Marijuana: Another Prohibition Bites the Dust
On December 5, there will be an anniversary of a major change in the history of the United States. We probably won’t actually celebrate it, but it might be a good thing if we did.
December 5 will mark the 85th anniversary of the ratification of the 21st amendment to the U.S. Constitution. Or, in less technical terms, it was the day that Prohibition ended.
The U.S. passed the 18th Amendment to the Constitution (the one that prohibited the manufacture, sale and consumption of alcohol) in January 1919 and Prohibition went into effect a year later. But, as we all know from decades of movies and TV shows, the results of our controversial and troubled 13-year experiment in temperance wasn’t quite what we expected.
Certainly there were benefits. There was a rapid drop in hospital admissions (and deaths) from cirrhosis of the liver, alcohol poisoning and alcoholic dementia. And, contrary to the amendment’s critics, the rate of drinking in the U.S. actually declined.
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But those who had predicted a period of universal calm, rationality and spirituality from the country’s rejection of Demon Rum were sorely disappointed. Prohibition of legal alcohol set the stage for a boom in the production and sale of illegal alcohol. And whether or not Prohibition was a major factor in the rise of organized crime, it certainly sparked a wave of enthusiastic defiance of the Constitution.
And that brings me to the real topic of today’s piece, which is the state-by-state dismantling of laws prohibiting the production, sale, possession and use of marijuana.
While some states decriminalized weed decades ago, the first full legalization laws were passed in Colorado and Washington state in 2012. Since then, while it hasn’t been quite a stampede, the number of states with full legalization has risen to 10 (plus Washington, D.C.), with many more passing laws legalizing medical uses and decriminalizing other uses.
As soon as legal pot started to happen, investors began to look for ways to cash in on the wave. After all, one of the stronger arguments for legalization has always been that it would divert money flowing into criminal pockets into private hands, with government coffers getting a very useful cut.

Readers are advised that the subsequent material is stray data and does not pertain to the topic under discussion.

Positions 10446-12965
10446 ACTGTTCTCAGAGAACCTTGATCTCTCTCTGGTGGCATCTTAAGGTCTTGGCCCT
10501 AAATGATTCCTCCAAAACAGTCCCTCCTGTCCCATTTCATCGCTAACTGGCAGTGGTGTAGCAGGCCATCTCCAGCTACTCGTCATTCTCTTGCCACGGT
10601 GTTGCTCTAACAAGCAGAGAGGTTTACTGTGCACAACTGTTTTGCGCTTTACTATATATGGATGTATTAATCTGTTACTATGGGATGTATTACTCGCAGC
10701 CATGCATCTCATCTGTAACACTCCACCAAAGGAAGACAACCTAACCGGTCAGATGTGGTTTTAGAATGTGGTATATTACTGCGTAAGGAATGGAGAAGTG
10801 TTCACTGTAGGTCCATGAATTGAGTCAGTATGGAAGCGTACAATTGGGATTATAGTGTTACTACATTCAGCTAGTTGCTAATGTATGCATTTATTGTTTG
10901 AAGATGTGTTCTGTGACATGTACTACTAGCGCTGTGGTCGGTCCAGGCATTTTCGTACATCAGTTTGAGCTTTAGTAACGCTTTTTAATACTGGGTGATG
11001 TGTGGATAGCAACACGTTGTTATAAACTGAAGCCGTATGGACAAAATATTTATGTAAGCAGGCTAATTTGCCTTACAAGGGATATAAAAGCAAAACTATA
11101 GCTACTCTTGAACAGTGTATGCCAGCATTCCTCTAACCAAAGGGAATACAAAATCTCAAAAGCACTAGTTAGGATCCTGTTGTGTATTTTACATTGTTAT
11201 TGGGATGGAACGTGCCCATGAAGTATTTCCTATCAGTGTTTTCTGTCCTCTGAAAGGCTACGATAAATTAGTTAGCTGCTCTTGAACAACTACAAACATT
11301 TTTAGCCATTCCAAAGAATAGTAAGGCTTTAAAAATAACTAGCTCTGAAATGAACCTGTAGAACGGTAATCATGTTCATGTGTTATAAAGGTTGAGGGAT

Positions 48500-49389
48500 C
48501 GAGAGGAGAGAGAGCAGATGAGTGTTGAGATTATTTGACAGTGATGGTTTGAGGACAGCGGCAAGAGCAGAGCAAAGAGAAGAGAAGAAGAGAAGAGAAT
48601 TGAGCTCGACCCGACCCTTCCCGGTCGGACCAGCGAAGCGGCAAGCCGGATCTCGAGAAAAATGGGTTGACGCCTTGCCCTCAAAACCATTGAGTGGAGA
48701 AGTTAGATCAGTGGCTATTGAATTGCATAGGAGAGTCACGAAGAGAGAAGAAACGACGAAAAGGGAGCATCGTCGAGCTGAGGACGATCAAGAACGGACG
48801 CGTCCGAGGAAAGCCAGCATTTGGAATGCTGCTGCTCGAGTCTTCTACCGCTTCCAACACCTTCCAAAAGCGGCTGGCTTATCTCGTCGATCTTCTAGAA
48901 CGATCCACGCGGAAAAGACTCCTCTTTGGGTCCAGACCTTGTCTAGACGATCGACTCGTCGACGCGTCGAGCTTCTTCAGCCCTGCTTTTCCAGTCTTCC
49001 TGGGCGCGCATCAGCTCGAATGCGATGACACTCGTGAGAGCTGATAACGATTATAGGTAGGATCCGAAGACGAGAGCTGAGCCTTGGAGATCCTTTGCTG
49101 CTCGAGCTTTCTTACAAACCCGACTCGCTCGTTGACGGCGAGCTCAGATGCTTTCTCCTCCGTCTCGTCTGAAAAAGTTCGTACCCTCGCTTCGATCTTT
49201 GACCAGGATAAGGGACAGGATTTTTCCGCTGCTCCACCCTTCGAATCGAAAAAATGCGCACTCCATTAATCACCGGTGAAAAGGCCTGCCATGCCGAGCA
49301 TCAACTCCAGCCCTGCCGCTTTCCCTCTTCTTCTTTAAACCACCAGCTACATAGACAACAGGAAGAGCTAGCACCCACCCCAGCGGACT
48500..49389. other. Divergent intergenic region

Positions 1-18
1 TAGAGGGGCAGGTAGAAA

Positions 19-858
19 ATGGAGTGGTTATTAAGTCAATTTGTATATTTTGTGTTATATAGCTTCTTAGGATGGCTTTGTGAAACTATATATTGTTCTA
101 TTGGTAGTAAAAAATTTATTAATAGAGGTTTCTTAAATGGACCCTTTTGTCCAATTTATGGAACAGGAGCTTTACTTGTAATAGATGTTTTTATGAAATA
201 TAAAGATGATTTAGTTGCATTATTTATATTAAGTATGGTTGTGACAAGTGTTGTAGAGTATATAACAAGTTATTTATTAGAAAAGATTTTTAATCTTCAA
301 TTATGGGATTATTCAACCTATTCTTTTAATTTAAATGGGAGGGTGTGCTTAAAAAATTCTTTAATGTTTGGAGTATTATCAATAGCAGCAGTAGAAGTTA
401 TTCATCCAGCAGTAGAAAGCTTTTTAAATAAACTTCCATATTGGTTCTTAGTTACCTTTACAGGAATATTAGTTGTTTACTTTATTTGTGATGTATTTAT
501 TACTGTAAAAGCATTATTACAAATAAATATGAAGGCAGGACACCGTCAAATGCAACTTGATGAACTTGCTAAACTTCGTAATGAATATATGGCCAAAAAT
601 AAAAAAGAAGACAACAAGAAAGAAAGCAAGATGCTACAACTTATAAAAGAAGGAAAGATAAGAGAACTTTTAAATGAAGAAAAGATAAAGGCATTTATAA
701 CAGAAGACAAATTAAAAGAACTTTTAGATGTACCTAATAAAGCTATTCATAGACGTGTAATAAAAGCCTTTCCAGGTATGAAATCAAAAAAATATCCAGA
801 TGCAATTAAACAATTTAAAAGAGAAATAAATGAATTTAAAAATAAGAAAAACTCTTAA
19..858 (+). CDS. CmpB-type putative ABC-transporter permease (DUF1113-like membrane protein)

The industry still has some problems to deal with, including the very thorny fact that marijuana is still against Federal law. And that creates a real problem for marijuana businesses that can’t secure banking services to protect and move their cash.
The Easiest Way to Invest in Marijuana
But there’s no doubt that the marijuana industry has attracted an enthusiastic group of investors, and the investment industry has moved quickly to provide marijuana ETFs and other instruments. (Cabot Marijuana Investor has been one of our fastest-growing investment advisories over the past year-plus.)
Here’s a daily chart showing the price of ETFMG Alternative Harvest ETF, which tracks the marijuana industry generally, but doesn’t invest directly in any growers or distributors. The ETF’s symbol is MJ, which I think is kinda cute.
I’ve always thought legalization was the right thing to do; it just seemed stupid to lock people up for doing something so relatively trivial. Back in the Sixties, we all knew that the big tobacco companies had trademarked “Maui Wowie” and “Acapulco Gold” and other popular weed names, so we all thought commercialization was pretty much inevitable. The opposition, we thought, came from generations of people who thought drinking was fine, but that toking was the first step to the end of civilization. It may be that the wave of legalization is just my generation finally getting around to doing the right thing.
Anyway, after a long stretch of demonizing marijuana, “The Devil Weed with Roots in Hell!”, it looks like another prohibition is finally biting the dust. And that means that fewer people are going to be punished for breaking laws made by legislators who thought they knew better than their constituents. It’s about time.
Just a few words about the chart for the MJ ETF. You can see that the general trend has been up since the start of 2017, but that the volatility has been extreme. Marijuana stocks are extremely news dependent, with legalization in Canada and California and the big investment from Constellation Brands (STZ) providing the fuel for massive spikes in December 2017/January 2018 and again in August/September 2018.
The Best Way to Invest in Marijuana
The marijuana picture in the U.S. (and Canada) is always changing rapidly, with the tantalizing possibility of eventual Federal approval the biggest roadblock on the way to normalization. If you’re interested in having a trustworthy partner to guide you to the best pure marijuana plays, I think Cabot Marijuana Investor is still the best bet to surfing this wave.
And don’t forget to enjoy a celebratory taste of your favorite alcoholic beverage to celebrate Repeal Day on December 5!
Timothy Lutts heads one of America’s most respected independent investment advisory services. Each week, Tim personally picks the single best stock in his exclusive Cabot Stock of the Week advisory. Build your wealth and reduce your risk with the top stock each week for current market conditionsLearn More